The mind is a construct of language, which is a product of a long history of learning in human civilization. It greatly enhances the flexibility and adaptation capabilities of the brain by adding another layer of complexity -- another interface between the organism and the environment. This adds the ability of abstraction by means of linguistic symbolization to the tools we have for interpreting data and this both expands our awareness of the environment and allows for a greater degree of long term planning in our responses to it.

In both of these there is an advantage to being a blank slate to some degree because this increases the adaptability. But since both are built from a long history of learning it can never be truly blank slate. In fact you wouldn't want this to be the case. In order to construct your own way of dealing with the world you have to start with some building materials. It is not an advantage to start with nothing so that you have to reinvent every wheel, lever, and gear for yourself. That would be wastefully inefficient.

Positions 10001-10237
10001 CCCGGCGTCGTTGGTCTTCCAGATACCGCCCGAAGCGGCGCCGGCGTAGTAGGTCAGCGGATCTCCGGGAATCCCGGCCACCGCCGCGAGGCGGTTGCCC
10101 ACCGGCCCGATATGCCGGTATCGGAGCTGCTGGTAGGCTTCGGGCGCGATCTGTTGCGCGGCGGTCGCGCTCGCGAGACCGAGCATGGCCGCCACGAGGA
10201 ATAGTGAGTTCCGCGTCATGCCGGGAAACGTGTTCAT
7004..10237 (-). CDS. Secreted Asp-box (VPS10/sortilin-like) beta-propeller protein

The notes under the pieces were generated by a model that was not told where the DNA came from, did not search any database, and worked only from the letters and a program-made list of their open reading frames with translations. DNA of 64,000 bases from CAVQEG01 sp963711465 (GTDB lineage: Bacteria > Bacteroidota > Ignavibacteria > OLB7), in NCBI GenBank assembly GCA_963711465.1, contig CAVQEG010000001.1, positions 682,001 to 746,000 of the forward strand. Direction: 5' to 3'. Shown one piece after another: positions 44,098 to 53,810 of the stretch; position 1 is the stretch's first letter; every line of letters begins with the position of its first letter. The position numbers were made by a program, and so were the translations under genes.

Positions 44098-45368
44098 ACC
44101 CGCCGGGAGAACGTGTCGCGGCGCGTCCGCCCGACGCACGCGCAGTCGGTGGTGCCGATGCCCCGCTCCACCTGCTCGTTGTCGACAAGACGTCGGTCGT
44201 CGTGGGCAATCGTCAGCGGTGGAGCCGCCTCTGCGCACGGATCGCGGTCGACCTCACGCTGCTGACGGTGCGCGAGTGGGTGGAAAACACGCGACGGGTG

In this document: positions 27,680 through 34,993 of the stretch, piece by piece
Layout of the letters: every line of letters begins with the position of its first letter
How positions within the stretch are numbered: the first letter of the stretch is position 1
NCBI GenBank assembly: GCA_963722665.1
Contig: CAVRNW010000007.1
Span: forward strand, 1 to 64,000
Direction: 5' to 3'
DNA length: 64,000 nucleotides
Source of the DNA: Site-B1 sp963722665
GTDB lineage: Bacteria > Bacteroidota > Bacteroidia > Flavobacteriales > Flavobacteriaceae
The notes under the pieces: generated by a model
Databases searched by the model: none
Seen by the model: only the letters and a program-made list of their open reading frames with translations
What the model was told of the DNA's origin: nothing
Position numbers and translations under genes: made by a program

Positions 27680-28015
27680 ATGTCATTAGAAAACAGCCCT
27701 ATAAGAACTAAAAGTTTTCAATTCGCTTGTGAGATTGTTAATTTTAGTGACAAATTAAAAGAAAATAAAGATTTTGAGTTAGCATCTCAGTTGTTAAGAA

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Re: 'Is the mind of a new born a blanke slate?'

Postby Serpent on August 22nd, 2018, 11:57 am 

This is why social species are more complex and more capable of surviving sudden environmental change:
The young - who start out with plenty of available data storage and plenty of connecting potential* - learn from their parents and members of a family, clan, pack, herd or flock learn from one another. Not only do they pass down skills and knowledge to succeeding generations, but they also pass new innovation laterally, within the same generation. Thus, methods of coping spread very quickly across the whole species.